Sunday Thoughts

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Super Bowl

I am quite glad that kept the political ads off the Super Bowl. I wish they'd have kept other ads off too, as well as the halftime show, but as Howard Fineman said, the Super Bowl has become an American secular holiday, and most people don't want to watch political ads.

Chris Matthews added, if the anti-Bush went on, you'd see an arms race, which would just ruin the Super Bowl. Can you imagine? Instead of waiting until Iowa, or New Hampshire, or South Carolina, we'd wait until the Super Bowl before candidates would drop out. They'd have a special Super Bowl fund. It'd be ridiculous.

Matthews' two guests who don't care about football thought the ads should air; no surprise there, I suppose. Norah O'Donnell said something inane, though: she said if they have the money, they should be allowed to have an ad. That's not how real life works. People have the right to refuse your money, and when the money is that big, that right is often exercised. There is no right for these ads to be accepted, nor any right of the viewers to have them shown.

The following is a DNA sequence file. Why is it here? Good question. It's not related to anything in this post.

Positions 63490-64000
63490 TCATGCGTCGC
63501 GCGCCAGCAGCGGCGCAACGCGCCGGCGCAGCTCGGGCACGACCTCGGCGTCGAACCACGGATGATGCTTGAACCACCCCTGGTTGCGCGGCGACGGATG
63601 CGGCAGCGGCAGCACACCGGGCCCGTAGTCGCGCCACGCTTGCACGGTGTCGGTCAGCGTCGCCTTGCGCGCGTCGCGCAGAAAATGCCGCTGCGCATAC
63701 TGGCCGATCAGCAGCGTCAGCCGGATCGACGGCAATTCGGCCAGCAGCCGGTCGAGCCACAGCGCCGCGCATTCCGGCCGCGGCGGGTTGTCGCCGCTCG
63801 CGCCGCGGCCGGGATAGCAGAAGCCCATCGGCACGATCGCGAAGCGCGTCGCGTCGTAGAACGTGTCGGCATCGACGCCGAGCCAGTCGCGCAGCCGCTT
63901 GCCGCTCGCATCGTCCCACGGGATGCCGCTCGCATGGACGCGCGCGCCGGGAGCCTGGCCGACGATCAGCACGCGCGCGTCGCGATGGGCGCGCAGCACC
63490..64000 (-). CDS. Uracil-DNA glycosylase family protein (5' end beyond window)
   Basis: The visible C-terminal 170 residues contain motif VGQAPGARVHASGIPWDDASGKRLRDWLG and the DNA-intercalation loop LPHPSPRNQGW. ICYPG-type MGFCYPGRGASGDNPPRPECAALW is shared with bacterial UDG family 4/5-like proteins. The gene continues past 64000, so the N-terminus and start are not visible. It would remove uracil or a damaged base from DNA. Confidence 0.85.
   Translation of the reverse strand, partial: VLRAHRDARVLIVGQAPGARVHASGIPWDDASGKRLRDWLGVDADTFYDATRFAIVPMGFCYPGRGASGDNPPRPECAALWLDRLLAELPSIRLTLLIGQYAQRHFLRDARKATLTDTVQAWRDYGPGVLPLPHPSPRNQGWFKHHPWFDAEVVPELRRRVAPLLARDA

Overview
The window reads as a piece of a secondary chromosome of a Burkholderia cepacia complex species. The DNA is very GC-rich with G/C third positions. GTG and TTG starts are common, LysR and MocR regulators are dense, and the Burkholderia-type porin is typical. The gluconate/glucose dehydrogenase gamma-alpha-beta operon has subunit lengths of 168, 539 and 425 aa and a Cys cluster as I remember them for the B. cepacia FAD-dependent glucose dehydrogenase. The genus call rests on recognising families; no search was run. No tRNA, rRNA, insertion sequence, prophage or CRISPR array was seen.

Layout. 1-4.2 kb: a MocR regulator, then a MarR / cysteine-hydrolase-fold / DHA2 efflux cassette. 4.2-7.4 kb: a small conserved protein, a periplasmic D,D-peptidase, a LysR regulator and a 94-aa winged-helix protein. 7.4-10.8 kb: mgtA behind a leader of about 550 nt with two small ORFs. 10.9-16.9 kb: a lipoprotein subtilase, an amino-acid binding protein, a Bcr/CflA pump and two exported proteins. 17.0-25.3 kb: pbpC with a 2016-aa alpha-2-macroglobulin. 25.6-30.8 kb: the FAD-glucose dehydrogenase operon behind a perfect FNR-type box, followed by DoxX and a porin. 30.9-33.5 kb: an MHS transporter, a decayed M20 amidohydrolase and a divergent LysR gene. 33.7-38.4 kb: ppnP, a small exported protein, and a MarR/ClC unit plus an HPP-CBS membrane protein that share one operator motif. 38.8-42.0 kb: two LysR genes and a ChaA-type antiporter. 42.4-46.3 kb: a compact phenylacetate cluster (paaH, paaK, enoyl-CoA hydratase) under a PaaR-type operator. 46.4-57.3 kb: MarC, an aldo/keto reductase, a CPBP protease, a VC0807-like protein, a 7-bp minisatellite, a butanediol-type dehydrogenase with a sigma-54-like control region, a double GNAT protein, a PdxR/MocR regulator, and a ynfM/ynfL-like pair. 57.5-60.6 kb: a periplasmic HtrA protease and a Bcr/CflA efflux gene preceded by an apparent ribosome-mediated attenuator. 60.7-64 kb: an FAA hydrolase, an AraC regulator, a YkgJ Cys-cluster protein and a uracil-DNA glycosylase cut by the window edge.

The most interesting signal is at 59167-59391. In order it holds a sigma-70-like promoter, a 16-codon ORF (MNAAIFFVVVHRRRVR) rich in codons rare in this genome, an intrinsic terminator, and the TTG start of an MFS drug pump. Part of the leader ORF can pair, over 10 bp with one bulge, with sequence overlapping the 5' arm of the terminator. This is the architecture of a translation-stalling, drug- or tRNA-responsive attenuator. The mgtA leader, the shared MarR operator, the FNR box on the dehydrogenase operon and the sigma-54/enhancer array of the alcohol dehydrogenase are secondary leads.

Not that any of this really matters: the Patriots won! All else is just irrelevant.

Democrats for President

It's over; Kerry's won. He may not sweep this week, but he's won. Dean won't win a single state. Edwards and Clark might win one apiece, but Clark probably won't.

Kerry certainly isn't invulnerable as a candidate against Bush, but he has the best mix of experience and respectability and ideas. I'm sure we'll see mostly lame attacks on Kerry's post-Vietnam-war record and his first marriage. I'm also sure we'll see less lame attacks on his voting record in the Senate, and his ties to special interests. (I am hoping we also see real debate about his views, and how they differ from Bush's; it could happen!)